To me, productive fishing trips are all about making the right decisions when you arrive at your chosen venue. You maybe lucky enough to find some fish in an area that is uninhabited by other anglers, you may have a bait that those carp will find irresistible but how much thought has gone into your presentation and the efficiency of your rig? If you get the odd couple of bleeps when you are fishing will you call it a liner or will you wonder if a fish has managed to rid itself of your hook? If this has happened would that get the alarm bells ringing to other fish that maybe feeding nearby? Now I’m not trying to make you paranoid but I think this happens all the time and it’s worth being aware before casting a rig out on to that hotspot. These thoughts have often gone through my mind and for years I have experimented with various presentations to turn more pick ups into more fish on the unhooking mat.
I am sure that some anglers won’t bother to read as far as the second paragraph, they are already thinking that their trusty old rigs have caught fish before so they will catch again. They are right, however I believe that making little changes could mean that they could catch more in the future, maybe the fish will be bigger? Some might say that anglers like myself show the carp too much respect but I can’t ignore what I have seen with my own eyes! I would like to share some of my findings with you and also talk you through a couple of my favourite rigs.
The most important part of any rig is your hook so I’d like to talk about that first. In my opinion you may as well be sat at home watching rubbish on the TV if you are fishing with blunt hooks! Take some time to check them before you cast out, a gentle prick on to your finger nail is normally good enough. If the hook point slides across your nail and doesn’t dig in then it is definitely blunt, you must sharpen it or replace it. You can buy specialist tools that will help you keep your hook points in perfect condition. Some anglers use nail files but I tend to stick to the ones designed for use on hooks which are not as course. Some form of clamp is also handy as hooks can be difficult to hold securely but a good magnifying glass is vital. You will be able to see what difference you are making to the point after a few strokes with the file, impossible with the naked eye. Dig some old hooks out that you don’t use anymore, practice on these and you will become an expert!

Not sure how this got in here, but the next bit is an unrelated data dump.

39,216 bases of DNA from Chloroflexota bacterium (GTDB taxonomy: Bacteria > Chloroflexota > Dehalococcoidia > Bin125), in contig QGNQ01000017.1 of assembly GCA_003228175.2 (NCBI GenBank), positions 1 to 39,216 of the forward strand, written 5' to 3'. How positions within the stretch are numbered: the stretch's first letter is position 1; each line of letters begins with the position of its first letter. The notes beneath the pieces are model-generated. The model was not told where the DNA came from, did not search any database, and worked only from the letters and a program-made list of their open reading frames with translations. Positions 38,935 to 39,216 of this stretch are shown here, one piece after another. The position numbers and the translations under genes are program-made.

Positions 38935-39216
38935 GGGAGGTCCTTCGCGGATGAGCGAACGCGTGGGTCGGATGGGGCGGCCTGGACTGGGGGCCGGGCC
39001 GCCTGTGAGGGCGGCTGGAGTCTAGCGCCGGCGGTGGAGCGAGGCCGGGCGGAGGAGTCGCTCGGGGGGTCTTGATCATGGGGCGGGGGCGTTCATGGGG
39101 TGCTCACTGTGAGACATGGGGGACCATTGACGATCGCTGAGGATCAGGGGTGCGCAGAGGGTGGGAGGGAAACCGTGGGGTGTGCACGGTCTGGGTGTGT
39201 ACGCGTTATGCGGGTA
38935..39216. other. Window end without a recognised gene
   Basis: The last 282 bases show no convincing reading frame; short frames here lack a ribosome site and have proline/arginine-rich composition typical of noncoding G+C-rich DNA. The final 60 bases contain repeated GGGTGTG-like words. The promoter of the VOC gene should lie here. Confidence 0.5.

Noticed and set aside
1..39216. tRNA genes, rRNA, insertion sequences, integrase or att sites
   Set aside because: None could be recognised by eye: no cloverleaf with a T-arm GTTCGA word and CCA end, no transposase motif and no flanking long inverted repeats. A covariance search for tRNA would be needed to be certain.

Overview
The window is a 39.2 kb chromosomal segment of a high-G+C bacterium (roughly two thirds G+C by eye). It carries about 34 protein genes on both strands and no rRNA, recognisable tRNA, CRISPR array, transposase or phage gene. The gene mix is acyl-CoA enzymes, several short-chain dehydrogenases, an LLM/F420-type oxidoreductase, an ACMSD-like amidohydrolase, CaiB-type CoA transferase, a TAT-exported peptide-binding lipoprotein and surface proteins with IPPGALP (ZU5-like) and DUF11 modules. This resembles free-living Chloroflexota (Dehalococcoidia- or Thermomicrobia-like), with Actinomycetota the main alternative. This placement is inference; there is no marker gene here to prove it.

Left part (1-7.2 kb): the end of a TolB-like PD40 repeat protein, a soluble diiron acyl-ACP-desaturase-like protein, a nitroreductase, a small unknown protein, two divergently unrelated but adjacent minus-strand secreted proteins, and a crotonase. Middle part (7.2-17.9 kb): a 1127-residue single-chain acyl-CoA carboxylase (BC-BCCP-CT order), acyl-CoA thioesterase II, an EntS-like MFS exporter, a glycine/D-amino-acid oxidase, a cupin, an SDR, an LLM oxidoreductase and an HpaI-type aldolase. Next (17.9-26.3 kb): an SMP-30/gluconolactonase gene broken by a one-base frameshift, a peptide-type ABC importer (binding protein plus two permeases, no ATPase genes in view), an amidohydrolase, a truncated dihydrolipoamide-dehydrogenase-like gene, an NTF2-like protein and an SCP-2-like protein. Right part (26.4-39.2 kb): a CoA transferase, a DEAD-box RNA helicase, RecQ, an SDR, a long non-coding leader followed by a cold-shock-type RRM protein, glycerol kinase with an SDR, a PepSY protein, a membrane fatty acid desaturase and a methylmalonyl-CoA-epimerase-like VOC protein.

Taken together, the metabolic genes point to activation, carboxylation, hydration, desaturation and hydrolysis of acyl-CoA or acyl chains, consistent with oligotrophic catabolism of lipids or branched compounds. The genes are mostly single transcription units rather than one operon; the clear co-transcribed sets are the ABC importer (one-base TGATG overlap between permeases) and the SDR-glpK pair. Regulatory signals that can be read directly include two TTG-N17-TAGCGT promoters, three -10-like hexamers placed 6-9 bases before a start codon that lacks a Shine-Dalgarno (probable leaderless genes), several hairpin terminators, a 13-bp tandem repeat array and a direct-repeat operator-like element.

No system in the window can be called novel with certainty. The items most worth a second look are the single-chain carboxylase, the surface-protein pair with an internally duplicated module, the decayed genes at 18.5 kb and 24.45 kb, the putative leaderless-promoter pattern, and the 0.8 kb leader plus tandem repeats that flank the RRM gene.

I would advise sharpening three sides of your hook, imagine that your point has four sides and is square shaped. First, do three light strokes on both the left and right of the point, then finish with the side that is furthest from the shank. It is very difficult to get the file on the side closest to the shank and you don’t need to anyway. The angle on which your file is on the hook should never change and each stroke must go toward the point. The reason that you sharpen the point into a square shape is because it is near impossible to keep the file straight if you are trying to go around as well as along the hook. After the nine stokes you must check the results with your magnifying glass to see if any more work is needed. When I am sure that my hook is as sharp as I can get it I dip the point in some Vaseline, this will protect it from rust as it will have no coating now. Sharp hooks will put more fish on your unhooking mat, simples!
Increasing your lead size will definitely make a difference! Most anglers use leads of around three, or three and a half ounces but I think that carp can pick these up and shake the hook out easily, by using five or even six ounces you are already bringing the odds into your favour. Most of my fishing involves a lead clip arrangement and I never push the tail rubber on more than maybe 5mm. After picking up your bait, the fish will feel resistance from the lead and shake it’s head. The big lead will do it’s job pulling the hook further into the fishes mouth and then it will simply detach itself from the clip leaving you to play the fish. When fishing in open water, I like to use slack lines and when a fish takes you quite often get a few bleeps as the lead is lifted, this can be followed by a screamer when the lead comes off and the fish bolts or the fish will sometimes sit there thinking it’s got rid of the whole lot when it still has the hook. There maybe no more bleeps or your bobbin may drop back slightly but pick that rod up and check, she could be on!
OK, the first of my favourite rigs is my version of the shot on the hook rig. I absolutely love this rig for fishing single hook baits but it is only suited to clean lakebeds due to the hook points position when in the water. It can easily snag on any weed or chod that is on the bottom probably ruining your chances of hooking a fish. I think the reason that this rig is so successful is simply because the hook doesn’t have to turn to take hold. Just enough weight is added to the light braid that is tied to the bend of the hook, the bait will sink slowly and the hook point will sit parallel to the lakebed. When a fish sucks in the bait it will sit no different in it’s mouth and this means that the slightest movement will cause the hook to dig in. I have caught lots of fish with this rig and the hook holds are excellent, quite often further back in the fish’s mouth compared to many more commonly used rigs. These kind of hook holds not only give me confidence when playing fish, they also mean less mouth damage. If you hook a carp in the side of it’s mouth there is a greater chance of causing damage simply because the flesh here is weaker and it will tear easily.